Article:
She walked a good five feet in front of me. I tried to catch up, but for every step I took she seemed to take ten. “Don’t fool yourself, you idiot, she is gone.” For once it was only P talking. The other voices in my head were dead silent, I was talking to myself. The sorrow was beginning to hit me as the chilly air sobered my step.
There were tears in her eyes as we got in the elevator; she really did care, didn’t she? I suddenly thought of something Benedict Smith always says. “This is what you are, this is….NO.” “This is not who I am, I am merely hiding the real me behind a haze of alcohol.”
“Open your fucking eyes and look at the woman standing right in front of you, you stupid fool.”
OPEN YOUR EYES.
I couldn’t lose her like that, not like that. I suddenly remembered how she looked at me, what she saw in me. I couldn’t say I was sorry enough, I never meant it like that before. Regret poured out of my mouth, I couldn’t apologize enough.
“You are just a kid, I am thirty years old. What am I doing with you?”
That hurt. That hurt a lot, took my breath away. I had never felt so small and pathetic in my life, she had hit me where it hurt the most, where my greatest fear was hiding. I knew all along that one day she would wake up and realize I was a child and then she would leave me. I sat down hard on the bed as tears welled up in my eyes. I could feel them run down my cheeks as I said it.
“You’re right, I’m sorry I ever did this to you.”
I hurt so badly to see her cry, so I told her that I would sleep on the couch, leave tomorrow and she would never have to hear from me again. She said no. She sat down next to me and I took her in my arms. It felt so right, a sigh of relief escaping from my lungs, but it also felt so wrong. Why was she holding me? Why wasn’t she slapping me? Was she actually forgiving me?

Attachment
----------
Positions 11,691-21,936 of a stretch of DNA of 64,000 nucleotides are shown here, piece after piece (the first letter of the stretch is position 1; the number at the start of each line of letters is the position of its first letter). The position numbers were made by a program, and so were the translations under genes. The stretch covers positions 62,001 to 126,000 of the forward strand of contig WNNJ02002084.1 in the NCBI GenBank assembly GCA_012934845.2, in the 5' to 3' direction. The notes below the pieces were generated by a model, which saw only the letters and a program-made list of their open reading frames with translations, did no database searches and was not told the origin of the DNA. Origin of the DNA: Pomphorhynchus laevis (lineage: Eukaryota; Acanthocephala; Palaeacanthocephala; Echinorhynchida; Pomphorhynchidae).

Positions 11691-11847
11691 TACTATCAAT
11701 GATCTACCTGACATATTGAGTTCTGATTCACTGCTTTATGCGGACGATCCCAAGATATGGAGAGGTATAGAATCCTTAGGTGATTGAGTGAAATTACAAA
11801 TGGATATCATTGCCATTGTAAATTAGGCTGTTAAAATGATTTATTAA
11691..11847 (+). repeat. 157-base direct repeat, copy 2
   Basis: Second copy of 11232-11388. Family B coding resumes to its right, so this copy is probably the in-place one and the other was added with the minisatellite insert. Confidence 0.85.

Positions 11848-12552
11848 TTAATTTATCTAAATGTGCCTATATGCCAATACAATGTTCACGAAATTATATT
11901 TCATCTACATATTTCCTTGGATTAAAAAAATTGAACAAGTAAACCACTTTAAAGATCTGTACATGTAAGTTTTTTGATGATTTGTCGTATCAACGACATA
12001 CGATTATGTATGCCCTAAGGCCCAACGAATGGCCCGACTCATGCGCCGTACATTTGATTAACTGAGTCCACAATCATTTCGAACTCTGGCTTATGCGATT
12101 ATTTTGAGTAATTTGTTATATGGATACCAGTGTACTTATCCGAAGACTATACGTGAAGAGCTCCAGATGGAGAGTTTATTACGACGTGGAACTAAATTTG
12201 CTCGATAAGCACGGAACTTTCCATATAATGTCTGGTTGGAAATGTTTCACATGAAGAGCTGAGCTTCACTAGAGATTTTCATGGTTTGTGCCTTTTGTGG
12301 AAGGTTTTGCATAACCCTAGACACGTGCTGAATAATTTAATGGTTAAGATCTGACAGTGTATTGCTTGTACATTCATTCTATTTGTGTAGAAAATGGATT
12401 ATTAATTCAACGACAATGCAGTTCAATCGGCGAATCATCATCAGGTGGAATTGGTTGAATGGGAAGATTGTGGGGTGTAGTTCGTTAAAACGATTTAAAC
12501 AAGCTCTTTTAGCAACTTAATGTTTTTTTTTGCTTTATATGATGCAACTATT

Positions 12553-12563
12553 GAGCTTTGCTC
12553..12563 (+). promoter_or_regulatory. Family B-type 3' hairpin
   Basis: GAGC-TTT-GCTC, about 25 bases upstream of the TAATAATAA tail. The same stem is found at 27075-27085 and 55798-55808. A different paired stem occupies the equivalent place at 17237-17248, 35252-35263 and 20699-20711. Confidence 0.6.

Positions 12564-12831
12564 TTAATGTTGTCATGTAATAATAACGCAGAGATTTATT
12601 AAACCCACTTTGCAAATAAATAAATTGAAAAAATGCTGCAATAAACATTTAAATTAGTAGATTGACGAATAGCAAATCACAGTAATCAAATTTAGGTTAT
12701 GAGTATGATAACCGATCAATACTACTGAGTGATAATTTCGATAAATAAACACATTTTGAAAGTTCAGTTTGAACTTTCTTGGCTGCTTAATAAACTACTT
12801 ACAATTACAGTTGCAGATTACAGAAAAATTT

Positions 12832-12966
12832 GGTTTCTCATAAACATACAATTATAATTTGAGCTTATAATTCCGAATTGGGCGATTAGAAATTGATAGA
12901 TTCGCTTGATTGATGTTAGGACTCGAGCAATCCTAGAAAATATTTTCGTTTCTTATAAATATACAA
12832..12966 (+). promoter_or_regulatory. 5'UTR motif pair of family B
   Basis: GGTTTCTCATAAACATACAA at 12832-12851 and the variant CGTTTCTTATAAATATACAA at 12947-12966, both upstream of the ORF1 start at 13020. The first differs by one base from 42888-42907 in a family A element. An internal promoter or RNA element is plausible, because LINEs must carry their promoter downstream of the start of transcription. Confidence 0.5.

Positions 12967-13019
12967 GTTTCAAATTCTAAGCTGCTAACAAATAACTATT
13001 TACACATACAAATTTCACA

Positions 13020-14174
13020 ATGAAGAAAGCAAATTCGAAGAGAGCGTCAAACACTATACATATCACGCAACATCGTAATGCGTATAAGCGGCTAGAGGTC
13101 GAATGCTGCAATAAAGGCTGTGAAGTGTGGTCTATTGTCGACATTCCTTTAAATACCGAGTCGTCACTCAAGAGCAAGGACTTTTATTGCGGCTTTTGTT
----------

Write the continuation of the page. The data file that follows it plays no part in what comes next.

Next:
Let’s not be too hasty here, we all no you have no luck whatsoever.
I could feel my head starting to hurt as I tried to explain myself and my behavior to her. It was not going well. She said that she was drunk and that we should just go to bed and deal with it tomorrow. I would have stayed up all night to make it right.
I climbed on top of her slowly and gently pushed my way inside of her. I looked into her tear-filled eyes as I held myself inside of her and kissed her forehead. She started to cry. I could see in her eyes how much she loved me and just how badly I had hurt her. I felt my own tears starting to form and fall onto her breast. I had broken my only two promises.
1. Don’t get drunk.
2. Don’t make her cry.
I rolled off of her and took her into my arms; I could not fuck her. I just kept saying it in my head over and over again, “You have blown it, my friend, it is over.” I held her tightly but we did not speak. She fell asleep in my arms after about thirty minutes while I laid awake in my guilt-ridden agony.
I blew it. Tomorrow I would leave and this would be another painful memory. Tomorrow I would get on with my life and she would do the same. Tomorrow was the end of this beautiful thing we had together.
Tomorrow there would be no redemption.
I had blown it, that Saturday night, on the corner of Houston and Orchard.